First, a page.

Total existing-home sales, which include single-family and condos, set a new record in the second quarter, with 42 states showing higher sales than in second-quarter 2004, the National Association of Realtors trade group reported today.

In the latest report on total existing-home sales, the national seasonally adjusted annual rate was 7.22 million units in the second quarter, up 4.6 percent from the previous record of 6.9 million in second-quarter 2004. Total home sales include single family, town homes, condominiums and co-operative housing.

The seasonally adjusted annual rate for a particular quarter represents what the total number of actual sales for a year would be if the relative sales pace for that quarter was maintained for four consecutive quarters, the association noted.

NAR began tracking the state sales series in 1981. Seasonally adjusted rates are used in reporting quarterly data to factor out seasonal variations in resale activity. For example, sales volume normally is higher in the summer and relatively light in winter, primarily because of differences in the weather and household buying patterns.

The strongest sales increase was in West Virginia, where the second-quarter level of sales activity rose 21.7 percent from second-quarter 2004 to second-quarter 2005. Washington existing-home sales increased 19.8 percent from a year earlier, and Vermont was up by 19.6 percent. At the same time, seven other states recorded double-digit increases. Five states and Washington, D.C., posted declines but remained historically strong, one was unchanged and complete data was not available for two states, the association reported.

Sales in Washington, D.C., dropped 9.2 percent from second-quarter 2004 to second-quarter 2005, and sales in Alaska dropped 5.3 percent in that time. Maine, Michigan, Minnesota and New Jersey saw home sales drop less than 1 percent.

David Lereah, NAR’s chief economist, said, “Record home sales are creating high demand for related goods and services, and they’re creating new jobs. In fact, the overall housing sector accounts for about a quarter of total economic activity. In addition, the growth in housing wealth is feeding into consumer spending, which is helping other segments of the economy.”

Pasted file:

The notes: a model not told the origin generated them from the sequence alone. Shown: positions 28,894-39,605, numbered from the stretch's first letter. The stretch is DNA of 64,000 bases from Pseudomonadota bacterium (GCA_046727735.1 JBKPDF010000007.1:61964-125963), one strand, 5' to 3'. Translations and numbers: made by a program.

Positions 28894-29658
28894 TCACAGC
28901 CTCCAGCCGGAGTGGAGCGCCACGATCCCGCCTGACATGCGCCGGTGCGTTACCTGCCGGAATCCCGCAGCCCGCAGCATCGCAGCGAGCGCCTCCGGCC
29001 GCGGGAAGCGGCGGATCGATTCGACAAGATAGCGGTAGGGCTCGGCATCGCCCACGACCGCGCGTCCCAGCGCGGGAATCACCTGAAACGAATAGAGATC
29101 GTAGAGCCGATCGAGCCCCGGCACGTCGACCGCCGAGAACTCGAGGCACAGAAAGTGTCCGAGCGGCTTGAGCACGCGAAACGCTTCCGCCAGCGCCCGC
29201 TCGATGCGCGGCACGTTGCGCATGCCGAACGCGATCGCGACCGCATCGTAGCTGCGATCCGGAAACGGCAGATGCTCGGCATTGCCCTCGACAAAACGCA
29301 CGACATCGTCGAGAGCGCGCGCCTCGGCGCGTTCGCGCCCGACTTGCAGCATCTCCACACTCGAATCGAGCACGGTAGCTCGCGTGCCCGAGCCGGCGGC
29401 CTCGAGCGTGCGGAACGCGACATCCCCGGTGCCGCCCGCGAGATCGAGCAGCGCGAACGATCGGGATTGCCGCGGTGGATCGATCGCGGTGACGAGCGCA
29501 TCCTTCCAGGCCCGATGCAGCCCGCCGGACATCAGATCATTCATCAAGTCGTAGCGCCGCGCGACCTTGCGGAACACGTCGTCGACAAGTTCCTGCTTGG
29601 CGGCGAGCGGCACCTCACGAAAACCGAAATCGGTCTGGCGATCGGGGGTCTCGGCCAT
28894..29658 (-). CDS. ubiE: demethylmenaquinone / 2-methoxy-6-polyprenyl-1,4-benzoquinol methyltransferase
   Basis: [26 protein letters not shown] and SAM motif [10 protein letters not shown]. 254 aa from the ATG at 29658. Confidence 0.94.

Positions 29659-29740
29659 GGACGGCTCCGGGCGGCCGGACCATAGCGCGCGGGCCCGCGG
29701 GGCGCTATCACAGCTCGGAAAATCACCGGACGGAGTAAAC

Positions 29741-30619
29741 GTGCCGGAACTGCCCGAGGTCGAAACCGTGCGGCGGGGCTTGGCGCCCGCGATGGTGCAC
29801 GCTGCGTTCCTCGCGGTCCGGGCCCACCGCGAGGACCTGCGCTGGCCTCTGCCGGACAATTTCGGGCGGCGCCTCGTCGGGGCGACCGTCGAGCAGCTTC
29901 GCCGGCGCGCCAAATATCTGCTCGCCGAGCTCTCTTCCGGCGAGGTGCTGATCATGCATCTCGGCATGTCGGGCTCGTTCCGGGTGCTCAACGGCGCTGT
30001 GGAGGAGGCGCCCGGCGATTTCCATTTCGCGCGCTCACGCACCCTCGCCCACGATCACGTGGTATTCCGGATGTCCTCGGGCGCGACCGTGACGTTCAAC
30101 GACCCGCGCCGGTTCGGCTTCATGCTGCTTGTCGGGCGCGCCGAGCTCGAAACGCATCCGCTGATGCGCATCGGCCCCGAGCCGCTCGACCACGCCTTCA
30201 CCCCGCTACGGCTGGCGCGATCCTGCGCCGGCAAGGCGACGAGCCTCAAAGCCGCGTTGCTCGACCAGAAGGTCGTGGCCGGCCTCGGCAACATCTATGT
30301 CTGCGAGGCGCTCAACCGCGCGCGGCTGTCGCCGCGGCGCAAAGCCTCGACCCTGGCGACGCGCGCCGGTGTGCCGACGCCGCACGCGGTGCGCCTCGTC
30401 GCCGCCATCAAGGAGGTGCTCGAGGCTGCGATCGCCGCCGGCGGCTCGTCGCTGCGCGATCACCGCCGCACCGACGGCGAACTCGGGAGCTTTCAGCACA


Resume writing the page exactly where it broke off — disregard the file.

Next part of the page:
According to Freddie Mac, the national average commitment rate on a 30-year conventional fixed-rate mortgage was 5.72 percent in the second quarter, down from 5.76 percent in the first quarter. It was 6.13 percent in the second quarter of 2004.

Regionally, the Northeast reported the strongest annual increase, where the second-quarter existing-home sales rate of 1.21 million units rose 7.5 percent from the second quarter of 2004. After Vermont, Connecticut experienced the strongest increase in the region with sales activity 14.7 percent above a year ago, while New York resales increased 6.8 percent.

The South recorded an existing-home sales pace of 2.73 million units in the second quarter, up 6.3 percent from a year earlier. After West Virginia, the strongest increase in the South was in Arkansas, up 15.8 percent from the second quarter of 2004, followed by South Carolina, where existing-home sales rose 14.4 percent, and Alabama, which increased 14 percent.

In the West, existing home sales rose 1.8 percent to 1.66 million units in the second quarter from the same period in 2004. After Washington, the next highest increase in the region was in Montana, where total existing-home sales rose 13.9 percent compared with a year earlier; Wyoming sales activity was up by 13.7 percent, while Utah increased 9.7 percent.

In the Midwest, total existing-home sales in the second quarter increased 1.6 percent to a 1.62 million-unit annual pace in comparison with a year ago. North Dakota led the region, up 7.5 percent from the second quarter of last year, followed by Iowa, posting a 6.2 percent gain, and Indiana, with an increase of 6.1 percent.


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